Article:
15 Mar 2024
 | 15 Mar 2024
Status: this preprint is open for discussion.

Separating snow and ice melt using water stable isotopes and glacio-hydrological modelling: towards improving the application of isotope analyses in highly glacierized catchments

Tom Müller, Mauro Fischer, Stuart N. Lane, and Bettina Schaefli

Abstract. Glacio-hydrological models are widely used for estimating current and future streamflow across spatial scales, utilizing various data sources, notably streamflow and snow/ice observations. However, modeling highly glacierized catchments poses challenges due to data scarcity and complex spatio-temporal meteorological conditions, leading to input data uncertainty and potential misestimation of snow and ice melt proportions. Some studies propose using water stable isotopes to estimate water shares of rain, snow, and ice in streamflow, yet the choice of isotopic composition of these water sources significantly impacts results. This study presents a combined isotopic and glacio-hydrological model to determine seasonal shares of snow and ice melt in streamflow for the Otemma catchment in the Swiss Alps. The model leverages available meteorological station data (air temperature, precipitation, and radiation), ice mass balance data and snow cover maps to model and automatically calibrate the catchment-scale snow and ice mass balances. The isotopic module, building on prior work by Ala-Aho et al. (2017), estimates seasonal isotopic compositions of precipitation, snow, and ice. The runoff generation and transfer model relies on a combined routing and reservoir approach and is calibrated based on measured streamflow and isotopic data.

Results reveal challenges in distinguishing snow and ice melt isotopic values in summer, rendering a reliable separation between the two sources difficult. The modelling of catchment-wide snow melt isotopic composition proves challenging due to uncertainties in precipitation lapse rate, mass exchanges during rain-on-snow events, and snow fractionation. The study delves into these processes, their impact on model results, and suggests guidelines for future models. It concludes that water stable isotopes alone cannot reliably separate snow and ice melt shares for temperate alpine glaciers. However, combining isotopes with glacio-hydrological modeling enhances hydrologic parameter identifiability, in particular those related to runoff transfer to the stream, and improves mass balance estimations.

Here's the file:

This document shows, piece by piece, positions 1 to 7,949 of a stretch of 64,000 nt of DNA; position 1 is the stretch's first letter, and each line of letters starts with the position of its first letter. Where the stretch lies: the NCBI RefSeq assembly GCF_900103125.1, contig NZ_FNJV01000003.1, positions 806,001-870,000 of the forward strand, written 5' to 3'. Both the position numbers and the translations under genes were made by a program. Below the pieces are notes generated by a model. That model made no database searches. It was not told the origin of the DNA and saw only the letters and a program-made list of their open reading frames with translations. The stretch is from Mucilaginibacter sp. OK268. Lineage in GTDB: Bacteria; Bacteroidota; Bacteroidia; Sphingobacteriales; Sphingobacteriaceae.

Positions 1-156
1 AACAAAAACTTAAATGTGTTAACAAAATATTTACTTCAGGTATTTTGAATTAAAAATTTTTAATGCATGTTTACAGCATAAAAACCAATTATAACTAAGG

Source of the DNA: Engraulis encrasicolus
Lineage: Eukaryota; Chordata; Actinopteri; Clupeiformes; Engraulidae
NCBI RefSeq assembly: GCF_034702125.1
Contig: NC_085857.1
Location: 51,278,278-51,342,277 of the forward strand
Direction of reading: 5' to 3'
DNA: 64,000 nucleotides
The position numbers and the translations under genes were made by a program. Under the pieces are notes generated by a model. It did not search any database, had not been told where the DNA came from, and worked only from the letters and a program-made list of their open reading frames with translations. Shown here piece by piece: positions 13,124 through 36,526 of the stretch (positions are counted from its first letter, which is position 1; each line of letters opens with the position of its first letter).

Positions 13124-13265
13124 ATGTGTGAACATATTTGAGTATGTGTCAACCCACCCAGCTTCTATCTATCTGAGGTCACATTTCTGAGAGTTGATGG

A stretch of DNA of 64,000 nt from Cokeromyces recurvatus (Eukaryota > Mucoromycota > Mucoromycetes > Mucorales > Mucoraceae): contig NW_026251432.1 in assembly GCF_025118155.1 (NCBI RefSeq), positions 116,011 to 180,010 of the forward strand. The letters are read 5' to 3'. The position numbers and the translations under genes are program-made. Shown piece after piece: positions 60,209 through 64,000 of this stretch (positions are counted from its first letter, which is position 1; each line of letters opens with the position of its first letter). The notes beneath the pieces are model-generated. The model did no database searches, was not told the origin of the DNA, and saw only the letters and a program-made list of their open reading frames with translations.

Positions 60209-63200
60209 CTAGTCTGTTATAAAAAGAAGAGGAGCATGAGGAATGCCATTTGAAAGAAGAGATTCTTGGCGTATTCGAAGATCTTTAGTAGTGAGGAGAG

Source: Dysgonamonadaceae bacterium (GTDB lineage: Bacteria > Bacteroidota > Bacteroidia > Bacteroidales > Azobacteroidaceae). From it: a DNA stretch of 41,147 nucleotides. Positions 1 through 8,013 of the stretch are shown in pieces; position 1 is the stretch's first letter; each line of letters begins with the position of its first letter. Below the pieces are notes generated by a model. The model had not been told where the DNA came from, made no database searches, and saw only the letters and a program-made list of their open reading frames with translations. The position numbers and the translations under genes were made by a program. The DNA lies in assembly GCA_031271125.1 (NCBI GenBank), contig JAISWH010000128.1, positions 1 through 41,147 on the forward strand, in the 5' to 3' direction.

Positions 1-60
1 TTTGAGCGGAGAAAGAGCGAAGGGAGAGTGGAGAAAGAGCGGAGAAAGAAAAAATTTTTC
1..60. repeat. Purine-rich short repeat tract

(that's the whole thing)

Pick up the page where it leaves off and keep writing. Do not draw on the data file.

Tom Müller, Mauro Fischer, Stuart N. Lane, and Bettina Schaefli

Status: open (until 02 May 2024)

Comment types: AC – author | RC – referee | CC – community | EC – editor | CEC – chief editor | : Report abuse
Tom Müller, Mauro Fischer, Stuart N. Lane, and Bettina Schaefli

Data sets

Water stable isotope, temperature and electrical conductivity dataset (snow, ice, rain, surface water, groundwater) from a high alpine catchment (2019-2021). Tom Müller

Stream discharge, stage, electrical conductivity & temperature dataset from Otemma glacier forefield, Switzerland (from July 2019 to October 2021) T. Müller and F. Miesen

Weather dataset from Otemma glacier forefield, Switzerland (from 14 July 2019 to 18 November 2021) Tom Müller

Model code and software

Combined isotopic and glacio-hydrological model developped for the Otemma glacierized catchment. T. Müller

Tom Müller, Mauro Fischer, Stuart N. Lane, and Bettina Schaefli


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Short summary
Based on extensive field observations in a highly glacierized catchment in the Swiss Alps, we develop a combined isotopic and glacio-hydrological model. We show that water stable isotopes may help to better constrain model parameters, especially those linked to water transfer. However, we highlight that separating snow and ice melt for temperate glaciers based on isotope mixing models alone is not advised and should only be considered if their isotopic signatures have clearly different values.